Managing Corn Harvest
By Nora Schultz, Sales Agronomist, CCA
Corn that is at ½ milk line requires about 2.25 inches of water (or 0.1-0.2 inches per day) to reach physiological maturity (black layer). Once corn reaches black layer it stops accumulating dry matter and does not require water.
According to Iowa State University this corn crop is averaging 5-10 days behind normal corn maturity. This is can affect corn dry down. In general, corn dries 0.5-1.0% per day in September and 0.25-0.5% per day in October. Being a little behind may mean more trips to the field to scout for your desired moisture.
Ear rots are generally brought on by damp weather after pollination and during grain fill which most of us have had this year. For a full field picture, ideally you would sample 20 ears in 5 different locations by pulling back the husk and using a crop diagnostic guide or you Jacobsen Seed Representative to help you identify the specific pathogen. Hybrids or fields that are diagnosed with ear rots should be harvest early, segregated and dried quickly to lower than 15% moisture to slow fungal progression. For long term storage dry grain to less than 13% and cool to below freezing. Certain ear rot pathogens such as fusarium and aspergillus can also produce mycotoxins that are harmful to livestock and humans. Contact your local grain handling facility about tests for mycotoxins.
Managing Harvest Loss
This harvest season every kernel in your field plays an important role in your profitability. Understanding your harvest loss is key. Pre-harvest loss of ears can total 1 bu/ac when one 3/4lb ear is lost per 440 square feet. For every two kernels per square foot, one bushel per acre is lost. This can come from shelling at the corn head or incorrect internal settings leading to kernel loss at the back of the combine. Taking a few minutes to stop and check for loss at regular intervals can lead to some easy dollars in your pocket at the end of the season.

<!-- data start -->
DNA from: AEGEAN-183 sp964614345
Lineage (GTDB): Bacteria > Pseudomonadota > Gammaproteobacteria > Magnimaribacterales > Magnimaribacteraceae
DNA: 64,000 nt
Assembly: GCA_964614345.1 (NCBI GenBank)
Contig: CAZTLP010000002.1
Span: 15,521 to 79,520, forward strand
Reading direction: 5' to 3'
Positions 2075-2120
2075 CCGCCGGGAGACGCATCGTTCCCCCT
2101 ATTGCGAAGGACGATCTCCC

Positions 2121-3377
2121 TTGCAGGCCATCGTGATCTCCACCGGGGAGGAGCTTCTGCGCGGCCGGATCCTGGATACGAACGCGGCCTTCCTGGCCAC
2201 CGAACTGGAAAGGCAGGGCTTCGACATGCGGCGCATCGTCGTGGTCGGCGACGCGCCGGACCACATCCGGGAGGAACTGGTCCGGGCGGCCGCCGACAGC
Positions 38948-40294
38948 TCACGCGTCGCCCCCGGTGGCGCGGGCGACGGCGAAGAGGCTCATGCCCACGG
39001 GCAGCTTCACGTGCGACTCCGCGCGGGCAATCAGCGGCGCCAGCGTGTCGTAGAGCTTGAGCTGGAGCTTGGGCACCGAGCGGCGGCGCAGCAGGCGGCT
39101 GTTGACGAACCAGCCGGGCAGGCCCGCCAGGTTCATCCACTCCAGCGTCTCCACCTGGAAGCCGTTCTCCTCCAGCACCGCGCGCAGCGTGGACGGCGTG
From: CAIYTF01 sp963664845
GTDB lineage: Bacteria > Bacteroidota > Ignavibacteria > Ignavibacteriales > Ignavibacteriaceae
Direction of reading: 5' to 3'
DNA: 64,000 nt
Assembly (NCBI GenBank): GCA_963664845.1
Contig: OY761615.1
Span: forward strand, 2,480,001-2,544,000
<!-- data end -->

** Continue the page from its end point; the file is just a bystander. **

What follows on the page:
Recent studies have shown that fertilizing after corn and in front of soybeans brings profitable yield increases to most soybean acres. Potassium is often associated with the movement of water, nutrients, and sugars within the plant. It also plays an important role in the opening and closing of stomate structures, stalks strength in corn and nodulation in soybeans.
Fertilizing after corn is even more important when corn stover is taken from the field (silage, stalk bales). A majority of potassium is stored in that plant material. Potassium removal rates can be as high as 5x higher when taking plant material compared to grain only.